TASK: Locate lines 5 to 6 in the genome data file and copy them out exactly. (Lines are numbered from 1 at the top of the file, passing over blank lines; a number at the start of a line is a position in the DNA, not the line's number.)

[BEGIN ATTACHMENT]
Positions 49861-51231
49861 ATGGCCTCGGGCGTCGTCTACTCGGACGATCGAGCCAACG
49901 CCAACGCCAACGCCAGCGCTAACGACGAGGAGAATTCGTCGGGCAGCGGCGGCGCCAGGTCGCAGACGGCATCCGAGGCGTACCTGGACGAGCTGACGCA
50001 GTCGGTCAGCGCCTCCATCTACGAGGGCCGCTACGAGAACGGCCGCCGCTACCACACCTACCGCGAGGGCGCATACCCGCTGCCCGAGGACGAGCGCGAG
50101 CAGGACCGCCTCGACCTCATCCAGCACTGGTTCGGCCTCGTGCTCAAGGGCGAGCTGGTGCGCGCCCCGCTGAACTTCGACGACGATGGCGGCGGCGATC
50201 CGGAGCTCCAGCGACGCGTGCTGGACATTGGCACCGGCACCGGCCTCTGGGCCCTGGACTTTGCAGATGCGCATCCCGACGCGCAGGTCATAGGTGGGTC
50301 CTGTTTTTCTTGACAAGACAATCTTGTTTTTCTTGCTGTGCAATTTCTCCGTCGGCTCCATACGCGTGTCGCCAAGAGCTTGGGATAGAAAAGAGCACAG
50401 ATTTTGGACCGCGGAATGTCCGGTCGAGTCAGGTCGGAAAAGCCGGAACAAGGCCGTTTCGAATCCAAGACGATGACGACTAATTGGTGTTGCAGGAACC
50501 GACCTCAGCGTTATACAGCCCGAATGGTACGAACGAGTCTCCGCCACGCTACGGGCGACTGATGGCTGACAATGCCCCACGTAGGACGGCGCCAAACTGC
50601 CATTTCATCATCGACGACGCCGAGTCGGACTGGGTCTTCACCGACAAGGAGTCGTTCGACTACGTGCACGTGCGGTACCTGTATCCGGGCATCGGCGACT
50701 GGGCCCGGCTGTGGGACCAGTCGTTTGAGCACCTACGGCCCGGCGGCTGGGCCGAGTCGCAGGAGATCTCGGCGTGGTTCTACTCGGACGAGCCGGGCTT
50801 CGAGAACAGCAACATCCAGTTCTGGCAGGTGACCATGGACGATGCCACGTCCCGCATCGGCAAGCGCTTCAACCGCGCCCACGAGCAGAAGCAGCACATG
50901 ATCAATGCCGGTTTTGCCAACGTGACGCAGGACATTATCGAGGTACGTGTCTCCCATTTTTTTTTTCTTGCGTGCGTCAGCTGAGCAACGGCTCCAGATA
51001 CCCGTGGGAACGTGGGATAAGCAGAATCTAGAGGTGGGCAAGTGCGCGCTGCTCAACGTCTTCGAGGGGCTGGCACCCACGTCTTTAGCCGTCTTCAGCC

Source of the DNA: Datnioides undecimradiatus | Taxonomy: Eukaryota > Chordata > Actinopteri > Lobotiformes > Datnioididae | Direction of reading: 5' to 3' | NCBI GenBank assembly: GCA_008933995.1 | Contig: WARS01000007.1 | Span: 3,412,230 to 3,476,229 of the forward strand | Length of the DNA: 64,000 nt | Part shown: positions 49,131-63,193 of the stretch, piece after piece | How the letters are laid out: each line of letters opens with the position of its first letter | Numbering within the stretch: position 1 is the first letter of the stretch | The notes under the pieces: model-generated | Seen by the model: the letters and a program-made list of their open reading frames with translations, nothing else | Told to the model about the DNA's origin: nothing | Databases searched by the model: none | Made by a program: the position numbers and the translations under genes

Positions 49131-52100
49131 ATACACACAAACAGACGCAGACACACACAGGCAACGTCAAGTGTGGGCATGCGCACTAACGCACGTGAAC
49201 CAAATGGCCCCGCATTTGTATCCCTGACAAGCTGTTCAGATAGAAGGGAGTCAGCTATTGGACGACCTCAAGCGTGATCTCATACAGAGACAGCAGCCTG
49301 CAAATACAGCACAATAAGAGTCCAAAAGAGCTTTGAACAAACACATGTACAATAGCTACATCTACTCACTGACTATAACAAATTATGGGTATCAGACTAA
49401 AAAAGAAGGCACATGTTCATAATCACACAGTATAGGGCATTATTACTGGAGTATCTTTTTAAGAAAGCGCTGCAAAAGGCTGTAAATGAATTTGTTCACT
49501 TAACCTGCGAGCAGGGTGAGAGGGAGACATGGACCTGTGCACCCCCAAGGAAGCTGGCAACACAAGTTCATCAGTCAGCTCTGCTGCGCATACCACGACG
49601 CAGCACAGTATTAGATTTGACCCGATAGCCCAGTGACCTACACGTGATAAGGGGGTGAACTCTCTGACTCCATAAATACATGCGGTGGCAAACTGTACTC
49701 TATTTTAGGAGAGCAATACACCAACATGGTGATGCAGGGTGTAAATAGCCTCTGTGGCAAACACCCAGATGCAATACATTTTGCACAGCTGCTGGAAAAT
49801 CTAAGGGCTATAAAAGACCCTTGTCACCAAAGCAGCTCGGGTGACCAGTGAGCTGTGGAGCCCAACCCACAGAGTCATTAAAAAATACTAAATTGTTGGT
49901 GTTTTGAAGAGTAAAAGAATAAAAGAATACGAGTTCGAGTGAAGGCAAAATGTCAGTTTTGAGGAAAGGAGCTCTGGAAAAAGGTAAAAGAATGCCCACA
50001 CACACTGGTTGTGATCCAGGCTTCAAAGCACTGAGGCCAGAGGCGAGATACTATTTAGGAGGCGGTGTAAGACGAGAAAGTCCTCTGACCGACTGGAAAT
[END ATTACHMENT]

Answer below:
50101 CAGGACCGCCTCGACCTCATCCAGCACTGGTTCGGCCTCGTGCTCAAGGGCGAGCTGGTGCGCGCCCCGCTGAACTTCGACGACGATGGCGGCGGCGATC
50201 CGGAGCTCCAGCGACGCGTGCTGGACATTGGCACCGGCACCGGCCTCTGGGCCCTGGACTTTGCAGATGCGCATCCCGACGCGCAGGTCATAGGTGGGTC